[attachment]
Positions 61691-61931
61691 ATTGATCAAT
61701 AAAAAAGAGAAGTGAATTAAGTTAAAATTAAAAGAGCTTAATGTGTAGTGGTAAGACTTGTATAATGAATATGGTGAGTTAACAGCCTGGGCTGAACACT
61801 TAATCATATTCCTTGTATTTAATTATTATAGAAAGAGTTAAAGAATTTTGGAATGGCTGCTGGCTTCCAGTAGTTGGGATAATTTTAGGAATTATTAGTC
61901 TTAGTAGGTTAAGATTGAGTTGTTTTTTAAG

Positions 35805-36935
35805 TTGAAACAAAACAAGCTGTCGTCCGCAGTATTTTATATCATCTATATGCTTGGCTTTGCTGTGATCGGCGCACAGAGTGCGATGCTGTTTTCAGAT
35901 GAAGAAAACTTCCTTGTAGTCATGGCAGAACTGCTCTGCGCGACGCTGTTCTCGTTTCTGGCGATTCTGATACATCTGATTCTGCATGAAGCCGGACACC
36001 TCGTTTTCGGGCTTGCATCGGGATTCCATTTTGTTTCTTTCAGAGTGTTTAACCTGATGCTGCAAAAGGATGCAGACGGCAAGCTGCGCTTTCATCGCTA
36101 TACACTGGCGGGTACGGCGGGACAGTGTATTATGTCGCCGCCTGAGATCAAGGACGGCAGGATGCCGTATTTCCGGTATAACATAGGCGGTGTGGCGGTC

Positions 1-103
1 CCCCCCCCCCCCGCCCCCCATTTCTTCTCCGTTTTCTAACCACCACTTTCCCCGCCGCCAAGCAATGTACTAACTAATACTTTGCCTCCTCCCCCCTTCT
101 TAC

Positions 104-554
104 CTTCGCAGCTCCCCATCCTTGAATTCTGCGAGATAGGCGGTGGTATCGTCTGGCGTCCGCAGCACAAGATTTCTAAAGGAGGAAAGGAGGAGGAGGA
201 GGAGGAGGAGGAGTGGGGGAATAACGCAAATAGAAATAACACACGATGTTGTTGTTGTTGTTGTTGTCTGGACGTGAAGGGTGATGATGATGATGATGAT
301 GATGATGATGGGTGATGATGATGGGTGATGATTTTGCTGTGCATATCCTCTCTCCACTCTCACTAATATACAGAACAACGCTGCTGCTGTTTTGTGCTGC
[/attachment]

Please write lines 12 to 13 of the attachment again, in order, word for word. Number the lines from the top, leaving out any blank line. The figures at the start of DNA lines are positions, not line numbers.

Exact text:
1 CCCCCCCCCCCCGCCCCCCATTTCTTCTCCGTTTTCTAACCACCACTTTCCCCGCCGCCAAGCAATGTACTAACTAATACTTTGCCTCCTCCCCCCTTCT
101 TAC